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Pollinator Plants For The Early Spring Garden

Pussy Willow – a valuable bee plant.
Pussy Willow – a valuable bee plant. Photo Credit: Pixaby.com

PASSAIC COUNTY, N.J. -- As the weather warms in early spring, overwintering pollinators wake up from their long winter’s nap, hungry and ready to forage in your garden. What do you have to offer them? How about some early blooming trees and shrubs?

Woody Plants for Pollinators

We rarely think of woody plants as pollinator plants, but some native flowering trees and shrubs are important resources in early spring, especially to some species of bees. Blooming at a time when much of the garden is still asleep, these woody plants provide nectar and/or pollen before much else is available. Nectar is the primary energy source for bees, while pollen provides the protein essential to brood rearing and the development of young bees.

Native Maples

Our native maples are some of the earliest woody plants to bloom in the spring. Once you realize what they are, maple blooms are quite conspicuous, but the flowers go unnoticed by most of us. Maple flowers are enticing to hardy bees, like European honeybees and native bumblebees, which can tolerate the cool weather of early spring.

Red Maple (Acer rubrum), Sugar Maple (Acer saccharum), Silver Maple (Acer saccharinum) and Box Elder (Acer negundo) are all native maples that offer a welcome meal of nectar and pollen to early emerging bees. Their flowers blossom before their leaves appear, then, later in the spring, maple leaves serve as larval food for the beautiful Cecropia Moth – the largest silkmoth in North America.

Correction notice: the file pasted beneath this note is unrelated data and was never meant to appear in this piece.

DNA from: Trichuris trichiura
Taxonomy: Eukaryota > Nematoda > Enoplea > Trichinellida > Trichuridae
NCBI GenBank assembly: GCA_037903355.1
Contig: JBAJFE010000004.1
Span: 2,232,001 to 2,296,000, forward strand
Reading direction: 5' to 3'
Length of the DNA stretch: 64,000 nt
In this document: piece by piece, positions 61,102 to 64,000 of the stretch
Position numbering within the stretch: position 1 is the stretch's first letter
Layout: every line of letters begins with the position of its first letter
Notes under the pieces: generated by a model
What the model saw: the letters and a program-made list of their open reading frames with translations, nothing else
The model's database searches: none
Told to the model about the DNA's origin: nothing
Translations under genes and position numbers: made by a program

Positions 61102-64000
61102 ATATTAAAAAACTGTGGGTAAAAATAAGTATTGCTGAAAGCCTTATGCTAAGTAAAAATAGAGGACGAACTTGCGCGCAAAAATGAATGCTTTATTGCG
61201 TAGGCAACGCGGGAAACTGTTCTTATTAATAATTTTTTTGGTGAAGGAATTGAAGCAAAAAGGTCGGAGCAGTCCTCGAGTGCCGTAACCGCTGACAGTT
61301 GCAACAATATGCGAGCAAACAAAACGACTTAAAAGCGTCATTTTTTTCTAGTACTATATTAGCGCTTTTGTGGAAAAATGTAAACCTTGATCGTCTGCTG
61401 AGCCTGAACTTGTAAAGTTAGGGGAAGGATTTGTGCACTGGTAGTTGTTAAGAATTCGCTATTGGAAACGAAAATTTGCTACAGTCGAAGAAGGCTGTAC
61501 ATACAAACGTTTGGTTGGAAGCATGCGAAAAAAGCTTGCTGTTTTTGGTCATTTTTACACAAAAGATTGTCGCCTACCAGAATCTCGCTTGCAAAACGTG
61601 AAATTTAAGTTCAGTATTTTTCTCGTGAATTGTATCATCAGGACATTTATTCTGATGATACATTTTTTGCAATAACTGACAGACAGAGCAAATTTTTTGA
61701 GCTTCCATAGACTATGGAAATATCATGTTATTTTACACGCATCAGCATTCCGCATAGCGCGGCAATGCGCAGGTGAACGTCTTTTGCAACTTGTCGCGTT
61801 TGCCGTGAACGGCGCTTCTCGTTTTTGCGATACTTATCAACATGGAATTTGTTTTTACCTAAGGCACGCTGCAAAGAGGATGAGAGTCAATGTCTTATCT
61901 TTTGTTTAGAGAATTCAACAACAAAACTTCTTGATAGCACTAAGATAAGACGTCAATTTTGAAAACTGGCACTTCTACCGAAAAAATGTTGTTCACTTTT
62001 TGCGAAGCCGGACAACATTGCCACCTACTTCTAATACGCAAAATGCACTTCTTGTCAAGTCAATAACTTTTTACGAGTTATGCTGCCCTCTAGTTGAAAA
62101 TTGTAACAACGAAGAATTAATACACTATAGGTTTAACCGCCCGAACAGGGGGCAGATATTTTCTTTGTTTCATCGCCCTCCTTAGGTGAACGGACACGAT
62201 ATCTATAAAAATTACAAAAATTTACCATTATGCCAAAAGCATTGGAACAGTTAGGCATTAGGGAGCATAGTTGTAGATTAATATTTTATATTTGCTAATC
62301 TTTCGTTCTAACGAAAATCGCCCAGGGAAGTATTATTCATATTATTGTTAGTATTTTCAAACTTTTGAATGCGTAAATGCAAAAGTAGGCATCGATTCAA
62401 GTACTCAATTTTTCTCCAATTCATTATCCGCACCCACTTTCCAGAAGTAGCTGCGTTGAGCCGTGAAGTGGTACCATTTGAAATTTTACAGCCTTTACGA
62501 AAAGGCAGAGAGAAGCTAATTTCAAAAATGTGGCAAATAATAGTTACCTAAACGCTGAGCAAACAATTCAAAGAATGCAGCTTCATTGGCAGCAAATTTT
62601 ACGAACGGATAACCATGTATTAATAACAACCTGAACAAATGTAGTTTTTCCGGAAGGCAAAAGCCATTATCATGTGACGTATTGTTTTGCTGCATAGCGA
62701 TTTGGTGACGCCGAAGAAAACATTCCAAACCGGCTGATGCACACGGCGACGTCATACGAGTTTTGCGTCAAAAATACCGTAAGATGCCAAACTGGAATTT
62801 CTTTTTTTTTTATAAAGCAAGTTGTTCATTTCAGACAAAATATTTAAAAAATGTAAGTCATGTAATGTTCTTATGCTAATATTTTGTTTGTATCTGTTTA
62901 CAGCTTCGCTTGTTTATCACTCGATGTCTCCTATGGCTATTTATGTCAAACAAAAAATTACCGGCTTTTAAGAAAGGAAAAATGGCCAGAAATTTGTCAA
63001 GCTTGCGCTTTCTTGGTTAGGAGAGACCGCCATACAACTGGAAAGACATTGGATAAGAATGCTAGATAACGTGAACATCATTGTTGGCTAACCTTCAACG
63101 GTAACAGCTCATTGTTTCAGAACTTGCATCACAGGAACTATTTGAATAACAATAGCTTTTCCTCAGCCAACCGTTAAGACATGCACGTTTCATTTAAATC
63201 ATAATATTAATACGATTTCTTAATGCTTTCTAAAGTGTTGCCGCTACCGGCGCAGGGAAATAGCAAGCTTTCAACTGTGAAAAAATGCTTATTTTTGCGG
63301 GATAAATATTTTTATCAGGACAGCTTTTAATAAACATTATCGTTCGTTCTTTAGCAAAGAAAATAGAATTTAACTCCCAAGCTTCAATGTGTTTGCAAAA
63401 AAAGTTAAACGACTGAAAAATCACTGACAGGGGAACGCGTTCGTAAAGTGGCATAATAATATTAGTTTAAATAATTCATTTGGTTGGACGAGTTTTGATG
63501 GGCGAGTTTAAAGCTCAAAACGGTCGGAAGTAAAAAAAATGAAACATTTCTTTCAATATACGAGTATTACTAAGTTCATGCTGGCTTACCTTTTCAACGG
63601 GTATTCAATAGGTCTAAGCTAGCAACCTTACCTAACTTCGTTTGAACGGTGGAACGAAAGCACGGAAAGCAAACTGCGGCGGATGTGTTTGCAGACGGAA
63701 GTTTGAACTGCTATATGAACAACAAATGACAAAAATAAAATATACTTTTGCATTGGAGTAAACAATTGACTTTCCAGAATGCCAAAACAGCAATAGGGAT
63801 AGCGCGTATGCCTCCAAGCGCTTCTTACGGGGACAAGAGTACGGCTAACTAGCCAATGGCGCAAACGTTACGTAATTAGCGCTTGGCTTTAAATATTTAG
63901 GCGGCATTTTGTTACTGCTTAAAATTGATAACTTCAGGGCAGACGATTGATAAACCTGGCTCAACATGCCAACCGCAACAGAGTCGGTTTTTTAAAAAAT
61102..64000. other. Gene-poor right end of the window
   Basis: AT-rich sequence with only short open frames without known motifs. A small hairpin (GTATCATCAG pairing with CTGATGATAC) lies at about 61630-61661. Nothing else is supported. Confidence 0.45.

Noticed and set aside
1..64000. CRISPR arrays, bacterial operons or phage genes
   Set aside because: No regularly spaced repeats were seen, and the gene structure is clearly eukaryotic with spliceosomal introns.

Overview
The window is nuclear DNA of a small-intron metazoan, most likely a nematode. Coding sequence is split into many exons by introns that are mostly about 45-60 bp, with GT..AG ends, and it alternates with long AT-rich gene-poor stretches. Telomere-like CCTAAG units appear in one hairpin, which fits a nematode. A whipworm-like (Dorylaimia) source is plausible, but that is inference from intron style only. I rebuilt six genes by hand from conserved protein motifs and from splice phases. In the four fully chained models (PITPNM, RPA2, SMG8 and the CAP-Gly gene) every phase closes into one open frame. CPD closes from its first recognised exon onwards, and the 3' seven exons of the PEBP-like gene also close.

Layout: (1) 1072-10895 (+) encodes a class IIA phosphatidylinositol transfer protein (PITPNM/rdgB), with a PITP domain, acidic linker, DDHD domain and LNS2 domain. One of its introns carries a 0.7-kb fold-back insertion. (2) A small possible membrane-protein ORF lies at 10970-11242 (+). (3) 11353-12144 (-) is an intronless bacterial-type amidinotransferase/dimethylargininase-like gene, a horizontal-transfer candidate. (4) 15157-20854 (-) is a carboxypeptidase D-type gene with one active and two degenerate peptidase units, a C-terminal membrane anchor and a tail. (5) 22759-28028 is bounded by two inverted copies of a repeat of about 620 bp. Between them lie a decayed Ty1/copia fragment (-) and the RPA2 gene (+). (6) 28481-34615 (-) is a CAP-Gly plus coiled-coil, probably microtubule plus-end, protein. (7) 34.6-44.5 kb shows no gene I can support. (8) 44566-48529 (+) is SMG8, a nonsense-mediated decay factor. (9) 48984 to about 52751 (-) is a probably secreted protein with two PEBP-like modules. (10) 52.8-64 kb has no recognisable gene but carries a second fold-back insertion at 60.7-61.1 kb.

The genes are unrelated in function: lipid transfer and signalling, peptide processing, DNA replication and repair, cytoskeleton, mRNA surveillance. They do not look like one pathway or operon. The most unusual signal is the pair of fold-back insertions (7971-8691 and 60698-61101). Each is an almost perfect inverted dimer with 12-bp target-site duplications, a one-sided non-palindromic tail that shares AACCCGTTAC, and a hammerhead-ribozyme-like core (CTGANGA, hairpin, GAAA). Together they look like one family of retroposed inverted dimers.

Native Willows

The blooms of native willows are important food sources for bees that are active in early spring. Like some native plants, willows are either male or female, but both sexes have blooms. Male flowers offer nectar and pollen, while female flowers only provide nectar.

Pussy Willow (Salix discolor), Black Willow (Salix nigra), and Peach-leaved Willow (Salix amygdaloides) are just a few willows native to our region. All of these plants prefer moist soil in a sunny location. By planting these willows you will get a bonus - they are host plants for Mourning Cloak and Viceroy butterflies.

Serviceberries

Another early forage source for bees are our native Serviceberries. Showy white flowers appear before the leaves do, enticing bees, especially native bees, with both nectar and pollen. You may know these plants by another common name – Juneberries – so called for the delicious, edible fruit that appears in June. Make sure to eat some of these tasty berries, reminiscent of blueberries but with a hint of almond, before songbirds feast on them.

If you have never seen Cedar Waxwings, intriguing tan, Cardinal-like birds with black masks, you will see plenty of them if you plant their favorite fruit – Juneberries. Downy Serviceberry (Amelanchier arborea), Allegheny Serviceberry (Amelanchier laevis), Shadbush (Amelanchier canadensis) and Apple Serviceberry (Amelanchier x grandiflora) are all good choices for hungry bees, birds, and humans.

Make sure that your landscape has the resources that nature needs this spring. Start by planting some early blooming trees and shrubs for pollinators.

Kim Eierman, a resident of Bronxville, is an environmental horticulturist and Founder of EcoBeneficial ! When she is not speaking, writing, or consulting about ecological landscapes, she teaches at the New York Botanical Garden, Brooklyn Botanic Garden, The Native Plant Center and Rutgers Home Gardeners School.

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